The race starts early enough to avoid the following parade and hub bub of Taylorsville Dayzz.  A weekend celebration / carnival thing to celebrate the community.  I live right on the border of T-ville and so it was a short 4 mile trip to the race site.  

It was a 7 AM start time so I rolled in just after 6:15.  I never know what to expect from small races, so I try to plan for the worst and hope for the best.  Fortunately this race was run extremely well from start to finish.  Packet pickup was a snap and I was set to race in under 3 minutes.

During the time I used the bathrooms and did about a mile warmup.  I felt pretty good, but it was warm.  Carnivals are often the best race sites because they have a ton of bathrooms.  Also I was there early so parking was easy peasy.

The race started a few moments late but not a big deal.  The race is held at their community park.  I was really worried about all the turns and navigating the course.  Once again my fears were not realized.  The course had plenty of volunteers at the critical turning points.

The first mile I went out pretty hard.  Filled with confidence from last week's race, I wanted to do better and so I started off fairly aggressively.  I was hemmed in, in spots, but overall, within a few minutes I could run as fast or as slow as I wanted.

The course did a series of turns on the bike path that circled the city park.  It was flat and there were arrows and volunteers at the turning point.  I felt like my breathing was extremely labored, but my legs felt good.  I was wearing my racing flats, which gave me some additional confidence.  I hit my target pace of about 7:50 for the first mile, but I knew the screws were being tightened.

The second mile was a guy check.  There was one aid station that I bypassed.  Fortunately it wasn't too hot out and it was "only" a 5K.  There were a few tiny rises here but overall the course was pancake flat.

Mile 2 to 3 I was definitely feeling ragged, particularly in the latter half.  I got passed by about half a dozen people as my once stalwart form fell apart.  Again, I kept telling myself, hammer it -- it's only a 5K.  

At this point too we left the city park and were running down a suburban street. It was shaded and actually quite nice.  That only last about half a mile though before we re-entered the park and re-ran a small section of the first mile to loop back around to the starting line.


Holding back feeling kind of sick, I kicked it to the finish line, running in under 25 minutes for a legit, 5K course.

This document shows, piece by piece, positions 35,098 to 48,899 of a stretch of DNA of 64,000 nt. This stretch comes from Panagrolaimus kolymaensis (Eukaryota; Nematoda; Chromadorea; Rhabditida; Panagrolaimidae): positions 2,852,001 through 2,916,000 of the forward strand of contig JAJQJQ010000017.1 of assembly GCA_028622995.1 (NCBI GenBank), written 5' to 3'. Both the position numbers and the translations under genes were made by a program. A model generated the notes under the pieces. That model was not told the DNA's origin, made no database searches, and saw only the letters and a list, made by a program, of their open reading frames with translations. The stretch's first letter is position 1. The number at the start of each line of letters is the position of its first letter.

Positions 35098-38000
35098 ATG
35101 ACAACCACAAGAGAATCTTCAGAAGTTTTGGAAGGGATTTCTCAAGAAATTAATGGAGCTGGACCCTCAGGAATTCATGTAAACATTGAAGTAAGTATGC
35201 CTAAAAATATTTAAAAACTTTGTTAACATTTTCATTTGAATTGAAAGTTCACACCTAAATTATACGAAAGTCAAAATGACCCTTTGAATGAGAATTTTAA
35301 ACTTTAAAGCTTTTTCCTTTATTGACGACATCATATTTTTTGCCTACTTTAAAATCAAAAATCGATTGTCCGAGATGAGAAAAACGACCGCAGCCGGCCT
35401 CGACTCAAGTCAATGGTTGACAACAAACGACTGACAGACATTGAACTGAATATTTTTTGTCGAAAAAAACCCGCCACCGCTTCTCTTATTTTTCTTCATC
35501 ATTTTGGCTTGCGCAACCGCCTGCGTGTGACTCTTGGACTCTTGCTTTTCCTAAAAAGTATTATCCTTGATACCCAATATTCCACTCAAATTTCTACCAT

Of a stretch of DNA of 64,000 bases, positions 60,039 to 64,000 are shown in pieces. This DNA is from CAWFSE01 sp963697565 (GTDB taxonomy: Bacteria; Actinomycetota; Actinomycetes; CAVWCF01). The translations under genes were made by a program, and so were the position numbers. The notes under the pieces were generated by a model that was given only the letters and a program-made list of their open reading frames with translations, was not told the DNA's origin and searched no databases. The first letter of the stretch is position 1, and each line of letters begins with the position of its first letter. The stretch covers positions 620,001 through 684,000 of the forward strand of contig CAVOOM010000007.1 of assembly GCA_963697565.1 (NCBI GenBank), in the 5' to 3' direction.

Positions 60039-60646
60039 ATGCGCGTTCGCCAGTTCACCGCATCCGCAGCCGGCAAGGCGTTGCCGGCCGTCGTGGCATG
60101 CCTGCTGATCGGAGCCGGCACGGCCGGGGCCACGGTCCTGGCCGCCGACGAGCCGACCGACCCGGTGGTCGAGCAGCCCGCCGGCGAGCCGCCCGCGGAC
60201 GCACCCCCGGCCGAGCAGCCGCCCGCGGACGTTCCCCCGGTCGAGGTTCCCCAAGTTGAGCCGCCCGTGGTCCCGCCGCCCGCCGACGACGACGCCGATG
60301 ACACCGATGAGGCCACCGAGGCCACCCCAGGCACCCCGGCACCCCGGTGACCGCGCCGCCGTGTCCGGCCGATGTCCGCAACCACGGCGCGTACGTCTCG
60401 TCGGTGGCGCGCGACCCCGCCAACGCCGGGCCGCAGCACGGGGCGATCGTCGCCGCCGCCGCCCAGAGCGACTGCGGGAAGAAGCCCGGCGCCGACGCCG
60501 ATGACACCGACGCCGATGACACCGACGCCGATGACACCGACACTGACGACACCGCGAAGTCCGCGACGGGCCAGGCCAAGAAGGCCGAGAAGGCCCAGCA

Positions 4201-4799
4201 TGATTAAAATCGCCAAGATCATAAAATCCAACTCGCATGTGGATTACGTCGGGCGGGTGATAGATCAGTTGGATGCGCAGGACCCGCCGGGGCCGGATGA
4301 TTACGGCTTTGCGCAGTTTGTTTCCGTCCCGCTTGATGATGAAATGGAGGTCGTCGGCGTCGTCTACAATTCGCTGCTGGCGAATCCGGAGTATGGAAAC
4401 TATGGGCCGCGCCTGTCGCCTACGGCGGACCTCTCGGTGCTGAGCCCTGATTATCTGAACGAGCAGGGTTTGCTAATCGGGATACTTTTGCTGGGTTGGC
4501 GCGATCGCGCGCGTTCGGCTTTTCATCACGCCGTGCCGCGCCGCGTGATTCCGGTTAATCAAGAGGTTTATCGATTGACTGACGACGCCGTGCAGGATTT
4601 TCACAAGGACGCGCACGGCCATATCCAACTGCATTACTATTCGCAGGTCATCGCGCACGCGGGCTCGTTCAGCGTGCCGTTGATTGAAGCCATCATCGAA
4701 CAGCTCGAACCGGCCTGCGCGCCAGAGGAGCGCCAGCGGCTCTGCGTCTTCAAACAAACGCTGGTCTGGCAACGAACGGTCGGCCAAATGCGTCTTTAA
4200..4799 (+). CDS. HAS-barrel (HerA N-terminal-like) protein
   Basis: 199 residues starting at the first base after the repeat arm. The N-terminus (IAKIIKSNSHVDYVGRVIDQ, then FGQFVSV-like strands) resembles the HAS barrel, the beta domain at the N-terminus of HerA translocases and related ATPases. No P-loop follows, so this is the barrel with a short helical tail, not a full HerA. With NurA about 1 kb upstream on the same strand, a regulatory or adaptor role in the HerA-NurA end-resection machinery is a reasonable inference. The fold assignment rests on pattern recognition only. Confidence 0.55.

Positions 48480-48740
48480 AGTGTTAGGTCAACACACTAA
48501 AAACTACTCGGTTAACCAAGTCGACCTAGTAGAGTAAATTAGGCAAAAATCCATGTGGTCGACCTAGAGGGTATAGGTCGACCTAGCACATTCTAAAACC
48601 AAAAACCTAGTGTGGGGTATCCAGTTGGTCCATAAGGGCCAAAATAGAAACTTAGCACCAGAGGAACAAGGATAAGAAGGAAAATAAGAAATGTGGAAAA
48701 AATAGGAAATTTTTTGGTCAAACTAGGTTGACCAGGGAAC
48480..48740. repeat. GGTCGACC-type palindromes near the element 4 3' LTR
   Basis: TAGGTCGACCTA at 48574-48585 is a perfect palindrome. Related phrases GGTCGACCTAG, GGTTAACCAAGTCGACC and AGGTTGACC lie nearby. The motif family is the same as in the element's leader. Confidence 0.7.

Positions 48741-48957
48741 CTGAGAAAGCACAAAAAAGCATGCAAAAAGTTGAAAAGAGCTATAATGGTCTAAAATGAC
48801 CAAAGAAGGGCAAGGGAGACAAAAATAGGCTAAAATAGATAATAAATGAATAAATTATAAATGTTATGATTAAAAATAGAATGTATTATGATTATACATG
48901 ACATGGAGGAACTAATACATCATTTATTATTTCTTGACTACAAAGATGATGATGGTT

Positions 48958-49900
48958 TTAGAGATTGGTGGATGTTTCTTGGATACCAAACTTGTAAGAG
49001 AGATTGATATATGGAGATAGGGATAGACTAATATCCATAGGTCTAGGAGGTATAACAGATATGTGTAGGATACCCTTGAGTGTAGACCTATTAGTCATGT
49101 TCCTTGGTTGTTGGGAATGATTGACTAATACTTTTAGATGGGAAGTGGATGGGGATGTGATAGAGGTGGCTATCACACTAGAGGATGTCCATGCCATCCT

I was pretty happy with my result.  This is the first 5K in a while that came in right at the distance and it gave me a good barometer of where my fitness is.  I was using this as sort of an "A" race and was trying my hardest.

Unfortunately, I didn't place in my age group.  They had 10 year increments (boo!) and I would've placed or come close to placing in the age group before and behind me.  I kind of figured it was going to be a long shot on placing as the race was well attended (I heard about 300 runners were in attendance).

I paid just over $20 for the race -- about a week before the race.  Not a bad deal for a well managed 5K.  I got a decent swag bag as well plus a tech shirt plus a finisher's medal. 

Post race refreshments were bananas (lots of bananas), water, Gatorade, and chocolate milk.  There were also a ton of racers there that I knew, so afterwards it was part social event.

Sitting here typing this recap in, I feel really good about my race.  It wasn't a super fast race but I held on strong and felt good about what I did.  The 5K is definitely humbling -- the distance is relatively short but it is all about speed endurance -- one thing that I need to work on.

I'd definitely do this race again.

Saturday, June 22, 2019

2019 Strawberry Days Guns and Hoses 5K Race Recap - Pleasant Grove, UT

Official Time: 24:36
Placement: 29th male, 32nd overall, 1st in the 45 - 49 age division
Results: Here
Race WebsiteHere
Weather: Mid 50's, very light wind from the north
Garmin Dump: Forgot Garmin
Previous Years: [2013]

Mile TimeComments
3.124:36Forgot my Garmin
Total Miles: 3.01 - 24:36 


It's been a while since I've stepped into the Guns and Hoses 5K in Pleasant Grove Utah.  In fact, when I signed up, I thought I had been there, maybe in 2015 or so, but it turns out it has been since 2013!

The race weekend was a little light for me.  There was a super expensive half marathon, which seemed to have the biggest draw and there were a handful of 5Ks around town.  But I found this one to be the cheapest and a good way to test my 5K speed.

The race also started early (7 AM) so by 5:45 I was out the door and headed south on I-15.

The Race

I got there in about 30 minutes and I think I was one of the first at the race start.  I was wondering if I had driven there on the wrong weekend because there were so few people.  I pretty much sauntered up to the race check-in area and got my shirt and bib.